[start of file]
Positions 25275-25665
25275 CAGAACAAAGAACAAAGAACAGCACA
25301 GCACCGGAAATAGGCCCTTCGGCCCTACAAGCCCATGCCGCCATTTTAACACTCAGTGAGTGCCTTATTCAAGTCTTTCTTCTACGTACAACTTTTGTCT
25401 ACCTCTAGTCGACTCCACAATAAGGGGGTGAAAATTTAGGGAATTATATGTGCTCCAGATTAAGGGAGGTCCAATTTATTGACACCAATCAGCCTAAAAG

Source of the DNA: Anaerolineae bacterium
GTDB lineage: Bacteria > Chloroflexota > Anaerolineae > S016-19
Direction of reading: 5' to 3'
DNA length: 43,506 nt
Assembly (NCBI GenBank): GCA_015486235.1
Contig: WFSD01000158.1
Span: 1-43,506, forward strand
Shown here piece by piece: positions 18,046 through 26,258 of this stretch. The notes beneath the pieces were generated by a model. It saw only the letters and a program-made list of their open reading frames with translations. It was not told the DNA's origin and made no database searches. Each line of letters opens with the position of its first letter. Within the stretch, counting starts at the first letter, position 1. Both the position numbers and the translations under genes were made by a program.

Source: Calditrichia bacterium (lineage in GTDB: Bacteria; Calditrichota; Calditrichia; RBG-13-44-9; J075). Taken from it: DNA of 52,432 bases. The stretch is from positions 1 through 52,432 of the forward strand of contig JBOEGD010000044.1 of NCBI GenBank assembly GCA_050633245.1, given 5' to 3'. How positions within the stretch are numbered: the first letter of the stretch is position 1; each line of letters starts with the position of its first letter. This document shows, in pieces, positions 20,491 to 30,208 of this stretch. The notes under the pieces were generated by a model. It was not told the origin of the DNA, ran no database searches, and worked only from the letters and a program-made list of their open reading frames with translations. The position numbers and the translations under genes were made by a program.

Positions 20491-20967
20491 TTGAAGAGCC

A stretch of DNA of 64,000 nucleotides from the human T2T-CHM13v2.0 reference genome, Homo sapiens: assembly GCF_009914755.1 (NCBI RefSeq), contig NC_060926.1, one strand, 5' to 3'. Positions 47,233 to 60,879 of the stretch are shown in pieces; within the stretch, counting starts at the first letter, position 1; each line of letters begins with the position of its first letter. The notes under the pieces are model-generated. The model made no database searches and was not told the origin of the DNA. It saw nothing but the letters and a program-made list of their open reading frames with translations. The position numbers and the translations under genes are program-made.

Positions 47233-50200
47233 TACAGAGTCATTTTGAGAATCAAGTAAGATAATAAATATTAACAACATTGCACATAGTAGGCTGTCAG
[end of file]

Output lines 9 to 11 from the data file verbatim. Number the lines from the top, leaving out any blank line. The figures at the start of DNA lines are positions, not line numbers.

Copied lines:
Assembly (NCBI GenBank): GCA_015486235.1
Contig: WFSD01000158.1
Span: 1-43,506, forward strand